Some measurements - it is, as you see, a square fort. It's nominally 15mm scale, and it's cast in hard resin (the larger pieces are hollowed out, to keep the weight down). There are 4 walls, 4 bastions, 2 gatehouses and 4 staircases.

Overall size is 515mm square; the walls are 55mm to the top, and the straight wall sections are 180mm long, the roadway behind the rampart is 42mm wide. It is as new - I bought it about a year ago, and it has been stored, unpainted, in the original packaging - it just needs to be washed and painted. I'll try to get a painted view from Anyscale Models' website.

If you're interested, please get in touch. If there's no interest, I'll put it on eBay in a few weeks, but the price is likely to go up a bit to cover overheads.

Photo of painted Vauban Fort borrowed from Anyscale Models' website - I am offering a few additional bits


  1. Hello Tony, sounds like you had a great day out all round. I remember quite a few years ago when you posted about the 3D printing technology in it's early days and Ian (Hinton Hunter),commented along the lines of it wont be long before can all print our armies! We are seriously getting there. Did you see our 40mm RHA prints in the flesh?

    1. Hi Lee - yes, a very good day indeed. I saw the RHA chaps - in fact I think I also saw an experimental version in an alternate size. The translucent resin is strange stuff - the figure suddenly leaps into detail when it is undercoated - before that it looks like hair gel or something! Marvellous anyway - both the technology and the artistic skills.

  2. Tony,
    Some mutual back slapping here 🤣 I enjoyed your company greatly. As I'm sure you realised I'm pretty passionate about the hobby. I admire your collection and wish I had the tenacity to to do something similar.
    I'm glad you found the day both informative and enjoyable. I shall do some more experimentation in 15mm building printing !
    One minor point Lord Cornwallis is from Jim Purkeys Fife and Drum range which I stock. They are sculpted by Richard Ansell who also does the majority of my figures.
    We live in interesting times and I could easily be tempted just to pay for a few figures to be a sculpted and just print them for an army.
    Thanks for a copy of Ramekin looking forward to trying them out.
    Hopefully we can catch up again soon

    1. Hi Graham - oops - I'll substitute another figure photo!...

  3. Sounds like a marvellous day. Somedays it seems like it might be nice to find a venue full of miniatures games and gamers without the 10 hour drive but then would it be special? (OK I can rationalize almost anything)

    I have a friend here who recently acquired a lower end 3d printer and has been spitting out little ships, tanks, buildings and figures. My first reaction was along the lines of "Wow! A replicator! Its like living in a scifi future". My second was "My house is already full, where I would put all the new stuff and when would I get around to painting it?" Too late for me. Now I feel old. ish.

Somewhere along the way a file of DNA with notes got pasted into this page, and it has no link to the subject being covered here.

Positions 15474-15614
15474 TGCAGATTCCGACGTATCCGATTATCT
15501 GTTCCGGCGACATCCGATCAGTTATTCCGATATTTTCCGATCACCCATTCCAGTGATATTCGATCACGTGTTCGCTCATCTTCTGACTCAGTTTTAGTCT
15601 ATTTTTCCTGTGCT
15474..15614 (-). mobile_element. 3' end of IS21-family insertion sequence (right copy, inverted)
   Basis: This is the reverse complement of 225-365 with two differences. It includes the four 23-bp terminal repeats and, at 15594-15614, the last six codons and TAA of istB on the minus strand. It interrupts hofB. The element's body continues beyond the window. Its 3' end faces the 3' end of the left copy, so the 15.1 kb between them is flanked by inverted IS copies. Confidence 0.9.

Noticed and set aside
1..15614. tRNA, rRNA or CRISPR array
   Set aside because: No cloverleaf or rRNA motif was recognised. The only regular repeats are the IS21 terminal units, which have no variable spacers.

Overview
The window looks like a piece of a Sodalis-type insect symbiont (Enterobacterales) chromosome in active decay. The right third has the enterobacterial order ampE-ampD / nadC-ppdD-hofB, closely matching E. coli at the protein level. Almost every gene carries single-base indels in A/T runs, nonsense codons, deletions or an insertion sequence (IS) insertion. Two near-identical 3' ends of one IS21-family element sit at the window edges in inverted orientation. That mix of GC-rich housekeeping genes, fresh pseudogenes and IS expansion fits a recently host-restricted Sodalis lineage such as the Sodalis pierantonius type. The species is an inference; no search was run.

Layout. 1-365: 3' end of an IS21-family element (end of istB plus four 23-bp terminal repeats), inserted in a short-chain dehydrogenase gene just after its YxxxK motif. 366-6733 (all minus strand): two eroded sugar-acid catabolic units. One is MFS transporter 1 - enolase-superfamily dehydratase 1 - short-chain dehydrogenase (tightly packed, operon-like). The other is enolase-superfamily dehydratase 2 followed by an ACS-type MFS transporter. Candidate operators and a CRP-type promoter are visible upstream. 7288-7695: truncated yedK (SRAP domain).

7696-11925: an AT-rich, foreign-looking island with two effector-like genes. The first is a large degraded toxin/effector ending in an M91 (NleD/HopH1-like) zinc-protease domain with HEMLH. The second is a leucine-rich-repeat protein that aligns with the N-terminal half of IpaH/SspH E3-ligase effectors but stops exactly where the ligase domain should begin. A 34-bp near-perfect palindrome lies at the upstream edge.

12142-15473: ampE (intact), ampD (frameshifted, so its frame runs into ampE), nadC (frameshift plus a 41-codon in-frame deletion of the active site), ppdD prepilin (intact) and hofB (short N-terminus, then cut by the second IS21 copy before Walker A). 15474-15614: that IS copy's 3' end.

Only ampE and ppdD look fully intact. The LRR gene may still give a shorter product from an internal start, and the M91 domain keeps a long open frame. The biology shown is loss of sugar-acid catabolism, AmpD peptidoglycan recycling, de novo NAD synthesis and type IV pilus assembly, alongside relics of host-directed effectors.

1. Ross - yes it was a marvellous day. Visiting and chatting with enthusiastic people is also the very finest way of getting out of a rut where I always think of a hobby in terms of the same activities, the same painting queue...!

      It certainly wasn't a 10 hour drive - in the UK we don't have the distances that you on the American Continent take for granted, but we compensate by driving at the wrong speeds, not signalling and generally behaving aggressively, so it is less of a dawdle than it should be. Passing someone in a traffic queue scores a point, and you get double if you pass on the wrong side. And you can drive as fast as you like as long as you slam your brakes on just before a speed camera. Who needs a PlayStation?

      The 3D printing is fascinating - buildings are an obvious area of interest for me, but the idea of being able to print off an army - super quality, too - is mind-blowing. I agree - they should have had these when I was 30.

  4. Now that sounds a perfect trip! All the ingredients were there.

    Those Cran Tara miniatures are amazing. Up there with the best. Almost makes me regret going down to small scales.

    1. A lot to look at - much of it very inspiring and thought-provoking. Crann Tara - agree - lovely. They are nominally 30mm, I believe, but will match with larger 28mm ranges. Having seen some of them on Thursday - pro-painted - I'm very impressed.

  5. Thanks for this Tony. It's good to get more knowledge, even from a layman's perspective, on this tech. Several chaps in my own circle have 3D printers now, and while I could certainly afford one (it might make a nice retirement project), I doubt that my current output justifies the outlay.

  6. Hi Tony, I can vouch for both Crann Tara's great figures and Graham's being a fine chap, having spoken to him several times at shows, and having a goodly number of his stop 30mm SYW/Jacobites for you, then?

  7. Sounds like a great trip. The fort is lovely, gahving just scratch built a bunch of components for one myself!